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Republicans seek House majority, hope for wave

WASHINGTON (AP) — Republicans aren’t just looking to wrest control of the House from the Democrats, they’re hoping for an electoral cataclysm — a pickup of dozens of seats — to change the nation’s direction in a year marked by voters’ economic anxieties and disappointment with President Barack Obama. With GOP voters energized and tea party-fueled grass-roots anger apparent across the country, the GOP was positioned to capture the 40 seats they would need for House control and had shots at claiming another 20 or more. Demoralized Democrats had solid chances to wrest fewer than a half-dozen seats from Republicans.

House Speaker Nancy Pelosi of California planned to gather with Democrats at a downtown hotel, her party bracing for a bloodbath — the only question being how severe.

Blocks away, Republican Leader John Boehner of Ohio, in line to claim Pelosi’s job should his party make the expected gains, was to huddle with GOP leaders, careful to avoid a party-like atmosphere at a time when voters appear fed up with both sides.

It was shaping up as a remarkable turnabout from 2008, when Obama helped propel Democrats to big gains in their House majority only two years after the 2006 wave that swept them to control. Now few Democratic incumbents feel safe, least of all the 51 who claimed Republican seats over the last four years.

Strategists in both parties expected GOP successes that could rival the party’s 1994 wave to power, which handed them 52 seats and control of the House for the first time in 40 years.

High unemployment and disillusionment with Obama and his allies in Congress posed seemingly insurmountable challenges for dozens of Democratic candidates in all regions of the country, from freshmen to the most powerful veterans.

Democrats now control the House by a 255-178 margin, with two vacancies. All 435 seats are up for grabs.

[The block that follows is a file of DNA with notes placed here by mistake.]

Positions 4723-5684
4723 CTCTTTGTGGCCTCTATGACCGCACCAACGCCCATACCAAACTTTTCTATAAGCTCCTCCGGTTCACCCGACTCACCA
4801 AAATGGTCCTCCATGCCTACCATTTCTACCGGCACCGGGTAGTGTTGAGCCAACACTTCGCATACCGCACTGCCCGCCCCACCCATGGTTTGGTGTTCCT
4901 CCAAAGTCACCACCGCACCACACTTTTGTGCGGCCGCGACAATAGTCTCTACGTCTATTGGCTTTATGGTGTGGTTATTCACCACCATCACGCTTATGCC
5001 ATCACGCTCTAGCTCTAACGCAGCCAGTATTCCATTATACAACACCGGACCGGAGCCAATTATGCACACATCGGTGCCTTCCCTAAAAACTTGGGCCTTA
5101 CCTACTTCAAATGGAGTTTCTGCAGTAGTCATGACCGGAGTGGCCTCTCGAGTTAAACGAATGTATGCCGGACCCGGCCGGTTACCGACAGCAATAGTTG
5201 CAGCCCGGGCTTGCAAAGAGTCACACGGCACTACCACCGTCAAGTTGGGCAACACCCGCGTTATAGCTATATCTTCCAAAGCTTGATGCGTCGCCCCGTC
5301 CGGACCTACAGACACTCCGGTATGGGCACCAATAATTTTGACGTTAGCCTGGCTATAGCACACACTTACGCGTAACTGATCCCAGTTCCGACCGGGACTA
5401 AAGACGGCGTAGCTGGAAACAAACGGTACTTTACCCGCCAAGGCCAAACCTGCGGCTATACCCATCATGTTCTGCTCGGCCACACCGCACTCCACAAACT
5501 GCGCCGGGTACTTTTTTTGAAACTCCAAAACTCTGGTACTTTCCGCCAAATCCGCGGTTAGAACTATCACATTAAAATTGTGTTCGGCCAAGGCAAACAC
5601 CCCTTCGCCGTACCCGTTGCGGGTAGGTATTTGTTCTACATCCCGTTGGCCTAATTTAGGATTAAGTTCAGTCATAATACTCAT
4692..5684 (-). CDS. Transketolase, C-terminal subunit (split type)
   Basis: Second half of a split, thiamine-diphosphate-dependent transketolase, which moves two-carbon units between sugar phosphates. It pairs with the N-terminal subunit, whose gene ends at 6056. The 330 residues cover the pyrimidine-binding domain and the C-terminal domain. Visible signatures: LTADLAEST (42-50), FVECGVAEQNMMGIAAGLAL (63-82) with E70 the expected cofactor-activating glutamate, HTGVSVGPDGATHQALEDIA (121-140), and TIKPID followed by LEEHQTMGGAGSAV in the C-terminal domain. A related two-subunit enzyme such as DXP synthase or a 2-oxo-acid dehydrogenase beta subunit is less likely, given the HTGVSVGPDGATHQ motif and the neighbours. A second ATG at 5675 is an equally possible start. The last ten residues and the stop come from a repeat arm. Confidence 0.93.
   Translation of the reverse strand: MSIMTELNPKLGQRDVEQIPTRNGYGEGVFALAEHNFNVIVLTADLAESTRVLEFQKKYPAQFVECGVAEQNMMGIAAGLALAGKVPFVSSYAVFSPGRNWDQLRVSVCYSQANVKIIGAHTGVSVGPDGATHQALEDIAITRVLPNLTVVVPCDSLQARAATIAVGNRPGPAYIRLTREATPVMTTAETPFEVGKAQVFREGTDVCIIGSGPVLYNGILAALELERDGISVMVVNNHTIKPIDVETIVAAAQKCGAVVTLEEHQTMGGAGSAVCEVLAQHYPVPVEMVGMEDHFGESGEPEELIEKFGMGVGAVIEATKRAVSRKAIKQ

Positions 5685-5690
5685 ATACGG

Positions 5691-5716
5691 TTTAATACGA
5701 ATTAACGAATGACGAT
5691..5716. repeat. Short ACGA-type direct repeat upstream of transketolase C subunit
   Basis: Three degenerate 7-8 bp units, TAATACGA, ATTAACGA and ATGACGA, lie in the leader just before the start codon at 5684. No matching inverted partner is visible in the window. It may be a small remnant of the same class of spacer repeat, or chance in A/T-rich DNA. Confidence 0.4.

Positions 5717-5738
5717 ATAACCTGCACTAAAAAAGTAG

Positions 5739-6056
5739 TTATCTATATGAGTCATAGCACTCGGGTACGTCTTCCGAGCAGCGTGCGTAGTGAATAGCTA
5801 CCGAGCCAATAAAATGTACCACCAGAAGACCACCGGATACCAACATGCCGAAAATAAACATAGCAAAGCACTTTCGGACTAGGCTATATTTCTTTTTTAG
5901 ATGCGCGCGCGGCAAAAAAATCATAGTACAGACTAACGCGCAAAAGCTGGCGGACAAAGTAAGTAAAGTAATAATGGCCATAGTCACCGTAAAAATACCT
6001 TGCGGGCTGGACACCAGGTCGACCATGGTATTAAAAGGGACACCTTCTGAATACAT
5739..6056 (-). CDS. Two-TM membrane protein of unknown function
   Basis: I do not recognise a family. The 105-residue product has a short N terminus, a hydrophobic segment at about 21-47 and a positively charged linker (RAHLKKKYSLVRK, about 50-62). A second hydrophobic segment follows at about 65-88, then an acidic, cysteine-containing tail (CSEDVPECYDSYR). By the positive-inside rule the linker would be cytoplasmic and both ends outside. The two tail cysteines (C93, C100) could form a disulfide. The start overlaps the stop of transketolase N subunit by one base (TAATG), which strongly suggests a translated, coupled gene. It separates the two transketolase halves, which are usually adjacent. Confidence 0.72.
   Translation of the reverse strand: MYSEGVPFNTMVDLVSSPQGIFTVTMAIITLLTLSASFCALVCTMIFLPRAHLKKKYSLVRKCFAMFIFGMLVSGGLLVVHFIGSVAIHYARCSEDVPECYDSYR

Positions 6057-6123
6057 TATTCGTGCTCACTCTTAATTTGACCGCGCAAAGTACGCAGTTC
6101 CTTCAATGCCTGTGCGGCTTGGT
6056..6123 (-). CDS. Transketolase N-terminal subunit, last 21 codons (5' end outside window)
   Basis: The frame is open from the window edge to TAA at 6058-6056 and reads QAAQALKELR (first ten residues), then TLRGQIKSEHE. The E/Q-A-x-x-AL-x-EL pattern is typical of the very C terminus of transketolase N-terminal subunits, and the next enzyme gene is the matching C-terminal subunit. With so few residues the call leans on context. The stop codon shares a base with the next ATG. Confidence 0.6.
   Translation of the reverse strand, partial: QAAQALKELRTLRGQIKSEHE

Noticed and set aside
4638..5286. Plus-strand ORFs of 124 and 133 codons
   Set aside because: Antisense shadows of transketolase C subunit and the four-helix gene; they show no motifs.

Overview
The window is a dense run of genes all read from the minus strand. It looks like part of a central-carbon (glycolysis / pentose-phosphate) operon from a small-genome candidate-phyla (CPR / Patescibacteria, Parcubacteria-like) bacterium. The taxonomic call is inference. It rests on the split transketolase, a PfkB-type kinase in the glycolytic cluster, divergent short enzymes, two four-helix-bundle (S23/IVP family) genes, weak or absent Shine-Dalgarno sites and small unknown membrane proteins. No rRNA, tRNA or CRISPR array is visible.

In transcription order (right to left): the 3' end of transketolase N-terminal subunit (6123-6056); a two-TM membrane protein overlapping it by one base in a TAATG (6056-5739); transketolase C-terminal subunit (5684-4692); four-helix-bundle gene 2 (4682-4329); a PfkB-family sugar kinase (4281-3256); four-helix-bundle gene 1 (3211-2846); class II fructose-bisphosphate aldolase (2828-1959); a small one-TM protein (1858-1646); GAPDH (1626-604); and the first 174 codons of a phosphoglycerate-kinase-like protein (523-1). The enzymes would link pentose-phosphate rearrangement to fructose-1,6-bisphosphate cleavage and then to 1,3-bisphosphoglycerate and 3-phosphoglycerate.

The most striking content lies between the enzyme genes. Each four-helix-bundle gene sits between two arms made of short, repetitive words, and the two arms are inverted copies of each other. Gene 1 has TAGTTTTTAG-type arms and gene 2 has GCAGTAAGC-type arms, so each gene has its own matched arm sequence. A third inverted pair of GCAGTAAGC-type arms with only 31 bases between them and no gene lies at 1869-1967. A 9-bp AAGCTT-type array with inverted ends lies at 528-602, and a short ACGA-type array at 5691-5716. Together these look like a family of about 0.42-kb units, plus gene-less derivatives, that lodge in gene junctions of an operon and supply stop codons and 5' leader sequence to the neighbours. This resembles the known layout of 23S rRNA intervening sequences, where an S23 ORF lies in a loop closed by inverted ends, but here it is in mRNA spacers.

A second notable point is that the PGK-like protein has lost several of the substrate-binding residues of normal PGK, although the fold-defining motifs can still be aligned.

The GOP had some four-dozen Democratic freshmen and second-termers on the defense in conservative and swing districts and was targeting another roughly 30 Democrats once thought to be safe or relatively so, plus more than a dozen seats left open by Democratic retirements.

The GOP wasn’t expecting a completely clean sweep. Strategists privately conceded that Democrats were likely to oust Republican Rep. Ahn “Joseph” Cao in New Orleans, and win Delaware’s lone House seat, left open by GOP Rep. Mike Castle’s unsuccessful Senate run. Democrats were also targeting Hawaii GOP Rep. Charles Djou, and holding out hope of picking up open seats in Miami and the Chicago suburbs.

House candidates and party committees raised and spent tons of campaign cash, and Democrats had a slight edge. The Democratic Congressional Campaign Committee spent $145 million to bankroll its candidates, compared with $121 million shelled out by the National Republican Congressional Committee. That’s nearly double what the Democratic campaign arm spent in the last election, and more than five times what the Republican counterpart did when the tables were turned.

GOP candidates poured a total of $419 million into their campaigns, while Democrats spent $421.5 million.

But Republican-allied outside groups skewed the playing field dramatically. They spent $189.5 million savaging Democratic candidates while independent groups skewering Republicans spent $89 million.